When people I meet find out that I'm a food writer, the conversation often tends to steer towards food.
Over the years, I've had a number of chats centred on carrot cake or chye tow kway.
Inevitably, one question always seems to plague the conversation: Why is carrot cake called carrot cake when there isn't any carrot in it?
Honestly, I don't have a good answer for that.
My theory is that the name was coined because the dish includes radish, which in Mandarin translates to white carrot. Plausible? I think so.
But at lunch last Thursday, I found myself proudly announcing to my colleagues that my plate of carrot cake had carrot in it. Finally.
I held up a chunk of chye tow kway to show off the thin orange shreds of grated carrot as proof.
And the dish is definitely one of the better versions I've had in a while.
At Chey Sua Carrot Cake at Block 127 Toa Payoh Lorong 1 Market & Food Centre, which is popular among residents and office workers in the area, the carrot cake is fried in small batches and served like a pancake.
The kway or radish cake is soft but not mushy and the stall is very generous with its egg, which is fried to a crisp.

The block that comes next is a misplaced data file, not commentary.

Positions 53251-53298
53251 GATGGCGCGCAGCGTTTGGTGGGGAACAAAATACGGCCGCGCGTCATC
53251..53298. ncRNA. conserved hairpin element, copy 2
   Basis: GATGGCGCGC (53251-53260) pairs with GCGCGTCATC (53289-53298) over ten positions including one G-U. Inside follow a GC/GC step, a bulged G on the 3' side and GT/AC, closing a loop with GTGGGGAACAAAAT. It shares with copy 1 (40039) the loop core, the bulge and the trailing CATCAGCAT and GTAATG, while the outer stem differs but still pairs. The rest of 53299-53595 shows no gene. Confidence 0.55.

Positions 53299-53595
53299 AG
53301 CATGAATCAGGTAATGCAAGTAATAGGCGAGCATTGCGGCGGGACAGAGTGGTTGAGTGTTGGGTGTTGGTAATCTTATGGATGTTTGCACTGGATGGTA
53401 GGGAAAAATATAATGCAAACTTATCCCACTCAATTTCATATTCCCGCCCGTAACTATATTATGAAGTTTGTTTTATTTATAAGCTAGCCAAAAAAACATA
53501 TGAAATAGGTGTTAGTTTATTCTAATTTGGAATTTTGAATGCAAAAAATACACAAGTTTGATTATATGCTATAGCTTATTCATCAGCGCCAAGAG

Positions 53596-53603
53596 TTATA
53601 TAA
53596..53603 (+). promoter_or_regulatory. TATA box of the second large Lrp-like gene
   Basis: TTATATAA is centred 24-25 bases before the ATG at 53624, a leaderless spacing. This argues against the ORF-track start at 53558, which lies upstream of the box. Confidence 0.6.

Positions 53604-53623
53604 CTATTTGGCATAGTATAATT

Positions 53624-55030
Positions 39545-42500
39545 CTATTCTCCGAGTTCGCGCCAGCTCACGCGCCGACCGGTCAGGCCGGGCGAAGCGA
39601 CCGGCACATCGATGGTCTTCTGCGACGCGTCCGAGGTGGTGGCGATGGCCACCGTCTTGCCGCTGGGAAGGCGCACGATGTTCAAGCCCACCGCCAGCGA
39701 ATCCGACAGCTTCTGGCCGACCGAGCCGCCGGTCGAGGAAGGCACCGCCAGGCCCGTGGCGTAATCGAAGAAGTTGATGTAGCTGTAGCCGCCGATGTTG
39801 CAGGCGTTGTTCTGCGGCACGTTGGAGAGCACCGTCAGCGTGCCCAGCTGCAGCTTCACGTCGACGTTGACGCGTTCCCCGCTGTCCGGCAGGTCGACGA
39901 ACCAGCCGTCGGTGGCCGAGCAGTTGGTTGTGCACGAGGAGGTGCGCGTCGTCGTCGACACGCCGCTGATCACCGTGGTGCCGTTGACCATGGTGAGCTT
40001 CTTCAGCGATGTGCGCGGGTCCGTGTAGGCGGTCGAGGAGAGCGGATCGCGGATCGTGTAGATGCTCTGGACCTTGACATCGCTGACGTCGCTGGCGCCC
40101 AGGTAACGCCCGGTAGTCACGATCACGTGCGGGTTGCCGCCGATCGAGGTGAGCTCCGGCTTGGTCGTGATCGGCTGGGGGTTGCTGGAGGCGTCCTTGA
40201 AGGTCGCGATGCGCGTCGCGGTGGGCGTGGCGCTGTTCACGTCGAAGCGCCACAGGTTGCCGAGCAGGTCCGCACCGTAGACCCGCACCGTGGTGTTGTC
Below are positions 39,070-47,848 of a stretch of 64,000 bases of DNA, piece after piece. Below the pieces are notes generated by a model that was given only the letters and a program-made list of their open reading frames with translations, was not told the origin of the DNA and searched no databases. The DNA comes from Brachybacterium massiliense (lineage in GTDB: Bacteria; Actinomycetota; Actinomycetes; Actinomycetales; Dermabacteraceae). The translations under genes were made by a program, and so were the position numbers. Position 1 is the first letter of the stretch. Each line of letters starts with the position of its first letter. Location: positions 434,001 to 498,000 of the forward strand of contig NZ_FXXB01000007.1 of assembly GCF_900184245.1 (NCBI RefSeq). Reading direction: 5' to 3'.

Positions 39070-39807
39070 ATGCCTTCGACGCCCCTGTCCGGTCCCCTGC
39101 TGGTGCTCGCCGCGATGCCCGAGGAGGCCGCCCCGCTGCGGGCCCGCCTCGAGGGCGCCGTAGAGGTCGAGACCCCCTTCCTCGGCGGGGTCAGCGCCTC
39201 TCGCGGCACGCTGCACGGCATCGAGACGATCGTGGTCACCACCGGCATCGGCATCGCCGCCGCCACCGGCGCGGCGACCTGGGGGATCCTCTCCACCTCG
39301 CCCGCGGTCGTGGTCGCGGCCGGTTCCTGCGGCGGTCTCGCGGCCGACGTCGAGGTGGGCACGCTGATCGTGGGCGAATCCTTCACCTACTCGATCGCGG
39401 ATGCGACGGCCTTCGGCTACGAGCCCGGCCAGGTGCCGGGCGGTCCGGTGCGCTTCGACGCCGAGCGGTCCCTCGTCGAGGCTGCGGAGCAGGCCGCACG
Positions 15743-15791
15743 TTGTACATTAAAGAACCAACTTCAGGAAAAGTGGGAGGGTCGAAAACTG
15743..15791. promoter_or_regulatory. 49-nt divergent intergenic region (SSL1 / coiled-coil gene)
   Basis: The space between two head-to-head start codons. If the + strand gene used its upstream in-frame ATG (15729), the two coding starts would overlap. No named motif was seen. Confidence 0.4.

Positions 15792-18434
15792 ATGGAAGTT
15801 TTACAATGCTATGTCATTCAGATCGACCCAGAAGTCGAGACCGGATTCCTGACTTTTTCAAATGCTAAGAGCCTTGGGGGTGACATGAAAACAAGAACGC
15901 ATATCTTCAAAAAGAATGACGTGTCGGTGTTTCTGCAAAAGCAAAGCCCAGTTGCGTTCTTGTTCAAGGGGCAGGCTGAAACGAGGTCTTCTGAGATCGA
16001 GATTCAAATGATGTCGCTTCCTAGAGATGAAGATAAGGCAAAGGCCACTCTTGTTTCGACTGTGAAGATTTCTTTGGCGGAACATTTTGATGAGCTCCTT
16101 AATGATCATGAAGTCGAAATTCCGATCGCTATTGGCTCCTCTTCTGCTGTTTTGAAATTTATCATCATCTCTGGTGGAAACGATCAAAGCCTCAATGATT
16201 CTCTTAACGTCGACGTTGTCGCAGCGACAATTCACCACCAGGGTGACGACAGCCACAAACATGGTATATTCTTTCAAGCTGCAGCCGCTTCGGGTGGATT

The result is a crispy, eggy chye tow kway pancake with plenty of chye poh (preserved radish), smeared with aromatic sambal.
Despite the chye poh, the dish is not salty. I like that the edge of the pancake has a nice crunch to it too.
The version here is also not particularly oily because of the skilful way the pan is tilted to let the oil slide across the chye tow kway as it is being cooked.
There you go: Great carrot cake with carrot, even if it is only a very little bit.
Follow Rebecca Lynne Tan on Twitter @STrebeccatan
CHEY SUA CARROT CAKE
Where: Block 127, Toa Payoh Lorong 1 Market & Food Centre, 02-30
Open: 6.30am to 1pm (Tuesday to Sunday), closed on Monday
This article was first published on Nov 16, 2014.
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